Sensors for IOT and Sustainable Development
Contact person: Coppedè Nicola
Biomarkers, nanomedicine and drug delivery

The experimental activity aimed at developing biosensors of interest in the medical field consists in the fabrication and characterization of devices belonging to the family of Organic Electrochemical Transistors (OECTs) and making use of organic conductors deposited on flexible substrates.
OECTs show a versatile character in terms of allowed applications that is mainly due to their ability in promoting an efficient ion-to-electron transduction. For this reason, OECTs represent the ideal candidate for the interfacing with biosystems, whose function is ruled by ionic signals, and are proven to be an essential tool for the implementation of biosensing devices and platforms.

Device architectures designed at the IMEM institute are aimed at implementing solutions capable of covering a range of biosensing applications based on the detection of biosystems upon using biomarkers and probes/primers of interest in the field of nanomedicine. The flexible and biocompatible character of materials used for the device manufacturing allow obtaining conformable and implantable tools. Such devices show peculiar properties that, if required, make them integrable with systems conceived for customized care, such as devices for the controlled and smart release of drugs (drug delivery) to a specific target site, in view of the design of Point of Care testing devices.

The experimental activity at the IMEM institute is focused on the development of several kinds of biosensors:

  • Integrated microfluidic OECTs for the detection of biomolecules/carriers of interest for the delivery and controlled release of drugs (drug delivery) such as micelles, liposomes and metallic nanoparticles opportunely decorated. This kind of systems have been furthermore exploited as laboratories for monitoring the evolution of rheological properties of biomolecules proposed for the delivery of drugs (micelles) as well as electrochemical properties of biological pigments such as the eumelanin, whose overproduction is a reliable indicator of the presence of cancerous pathologies.
  • Highly selective biosensors for the detection of protein molecules and enzymes of medical interest, such as cytokines and thrombin, respectively, showing a limit of detection (LoD) falling into the physiologic range (in most cases, picomolar range). The implementation of solution with marked specificity takes advantage from chemical functionalization of device interfaces carried out by specific antibodies or nucleic acids (aptamers). Functionalization techniques in combination with the use of 2D carbon-based conductors (multayered graphene) covered with metal nanoparticles make possible the design of sensors able to minimize false-negative results.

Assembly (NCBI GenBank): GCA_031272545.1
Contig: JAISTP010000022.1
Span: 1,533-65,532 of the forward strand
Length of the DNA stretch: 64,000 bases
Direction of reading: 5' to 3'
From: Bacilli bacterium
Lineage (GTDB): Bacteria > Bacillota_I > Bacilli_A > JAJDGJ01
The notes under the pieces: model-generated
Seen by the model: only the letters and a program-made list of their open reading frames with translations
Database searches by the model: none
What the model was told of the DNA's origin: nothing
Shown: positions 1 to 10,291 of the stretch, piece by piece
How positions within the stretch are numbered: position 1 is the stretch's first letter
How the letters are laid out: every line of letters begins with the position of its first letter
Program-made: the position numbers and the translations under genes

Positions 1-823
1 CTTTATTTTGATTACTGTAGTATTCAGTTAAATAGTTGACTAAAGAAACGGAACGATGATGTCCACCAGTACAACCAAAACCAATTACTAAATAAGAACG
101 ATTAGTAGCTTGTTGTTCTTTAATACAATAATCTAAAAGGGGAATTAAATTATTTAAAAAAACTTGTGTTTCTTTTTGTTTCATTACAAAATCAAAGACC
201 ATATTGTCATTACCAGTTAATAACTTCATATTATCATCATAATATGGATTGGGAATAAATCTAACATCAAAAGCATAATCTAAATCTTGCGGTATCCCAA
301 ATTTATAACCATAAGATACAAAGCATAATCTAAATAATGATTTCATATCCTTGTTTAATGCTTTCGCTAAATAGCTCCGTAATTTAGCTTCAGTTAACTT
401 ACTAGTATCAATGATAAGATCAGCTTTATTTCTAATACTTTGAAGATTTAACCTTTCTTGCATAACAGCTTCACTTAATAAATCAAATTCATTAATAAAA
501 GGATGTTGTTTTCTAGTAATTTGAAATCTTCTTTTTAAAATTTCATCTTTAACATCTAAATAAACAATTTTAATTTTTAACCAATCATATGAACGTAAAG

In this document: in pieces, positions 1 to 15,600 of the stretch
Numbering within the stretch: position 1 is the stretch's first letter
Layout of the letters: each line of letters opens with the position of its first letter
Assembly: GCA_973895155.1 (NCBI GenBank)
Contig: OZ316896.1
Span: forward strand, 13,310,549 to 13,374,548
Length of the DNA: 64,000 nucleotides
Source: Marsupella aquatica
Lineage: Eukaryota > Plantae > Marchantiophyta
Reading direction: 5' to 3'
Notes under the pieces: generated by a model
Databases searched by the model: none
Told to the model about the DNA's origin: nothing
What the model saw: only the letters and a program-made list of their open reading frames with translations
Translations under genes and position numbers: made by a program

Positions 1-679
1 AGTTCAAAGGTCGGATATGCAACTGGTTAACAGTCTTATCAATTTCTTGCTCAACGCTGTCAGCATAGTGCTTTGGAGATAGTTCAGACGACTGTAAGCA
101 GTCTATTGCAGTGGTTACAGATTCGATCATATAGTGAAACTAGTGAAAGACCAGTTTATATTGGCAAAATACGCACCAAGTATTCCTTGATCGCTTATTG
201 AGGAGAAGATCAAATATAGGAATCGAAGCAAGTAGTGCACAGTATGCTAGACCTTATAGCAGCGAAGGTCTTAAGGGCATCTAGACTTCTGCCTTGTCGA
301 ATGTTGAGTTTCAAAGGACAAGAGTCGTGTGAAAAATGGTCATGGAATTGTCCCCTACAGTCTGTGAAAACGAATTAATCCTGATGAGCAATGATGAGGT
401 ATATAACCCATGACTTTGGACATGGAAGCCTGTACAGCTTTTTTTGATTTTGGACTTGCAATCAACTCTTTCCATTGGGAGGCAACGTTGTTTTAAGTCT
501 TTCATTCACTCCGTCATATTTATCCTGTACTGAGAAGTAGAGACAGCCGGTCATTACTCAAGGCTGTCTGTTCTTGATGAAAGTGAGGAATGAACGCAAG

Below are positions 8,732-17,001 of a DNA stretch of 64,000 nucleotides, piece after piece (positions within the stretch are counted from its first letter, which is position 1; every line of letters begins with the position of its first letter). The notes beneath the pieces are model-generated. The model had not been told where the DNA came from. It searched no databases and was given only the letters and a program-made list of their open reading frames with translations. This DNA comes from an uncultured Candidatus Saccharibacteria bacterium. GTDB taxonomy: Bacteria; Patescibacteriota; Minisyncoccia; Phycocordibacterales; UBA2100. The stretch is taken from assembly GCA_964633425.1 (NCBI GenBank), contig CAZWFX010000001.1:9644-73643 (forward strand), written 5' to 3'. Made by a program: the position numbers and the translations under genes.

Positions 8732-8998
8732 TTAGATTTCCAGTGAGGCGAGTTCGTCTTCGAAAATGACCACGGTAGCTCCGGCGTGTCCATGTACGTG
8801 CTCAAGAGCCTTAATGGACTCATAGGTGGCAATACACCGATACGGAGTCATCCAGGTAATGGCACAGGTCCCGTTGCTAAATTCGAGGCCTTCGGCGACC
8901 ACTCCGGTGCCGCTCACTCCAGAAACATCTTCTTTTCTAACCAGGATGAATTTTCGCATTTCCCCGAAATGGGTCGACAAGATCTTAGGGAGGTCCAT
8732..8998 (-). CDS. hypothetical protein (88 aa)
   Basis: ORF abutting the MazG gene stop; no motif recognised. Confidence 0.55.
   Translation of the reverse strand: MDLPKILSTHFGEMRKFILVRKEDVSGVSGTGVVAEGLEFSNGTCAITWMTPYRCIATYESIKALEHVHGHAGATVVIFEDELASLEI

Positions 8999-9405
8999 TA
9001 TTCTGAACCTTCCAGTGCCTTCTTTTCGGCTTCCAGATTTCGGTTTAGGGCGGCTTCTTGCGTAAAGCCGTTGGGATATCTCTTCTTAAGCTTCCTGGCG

• Biosensors based on the integration between OECTs and commercial membranes for cell culture (polycarbonate based Transwell™) conceived for developing a tool able to study the response of cell sustems upon external stimuli. Such devices have shown to be particularly suitable for the testing both the effectiveness of antitumor drugs on cancer cells and for monitoring the adaptive cell response to hyperosmotic stress. In detail, in the first case such tool allows discriminating cellular death mechanisms (apoptosis vs. necrosis) induced by the drug action that generally, at low drug doses, is not permitted to standard cellular assays, while in the second case it allows a detailed analysis of the of the early stage of cellular shrinkage induced by variation of physiologic environment.
  • 3D-OECTs fabricated by using laser stereolithography 3D printers for the fine detection and monitoring of skin perspiration. 
  • Passive and amplifying electrodes (the latter, based on a three electrodes OECT-like architecture) for the recoding of biosignals (ECG, EMG). Such devices, developed in the context of a collaboration between IMEM and Camlin Ltd. carried out in the joint laboratory Camlin-IMEM, are manufactured by Additive manufacturing techniques (in particular, Aerosol Jet Printing) using innovative biodegradable substrates based on biomaterials that are non-irritating in contact with the human skin.